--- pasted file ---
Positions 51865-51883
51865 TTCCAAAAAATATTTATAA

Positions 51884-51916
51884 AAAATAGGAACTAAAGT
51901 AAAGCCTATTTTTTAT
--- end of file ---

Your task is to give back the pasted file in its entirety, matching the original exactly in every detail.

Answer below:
Positions 51865-51883
51865 TTCCAAAAAATATTTATAA

Positions 51884-51916
51884 AAAATAGGAACTAAAGT
51901 AAAGCCTATTTTTTAT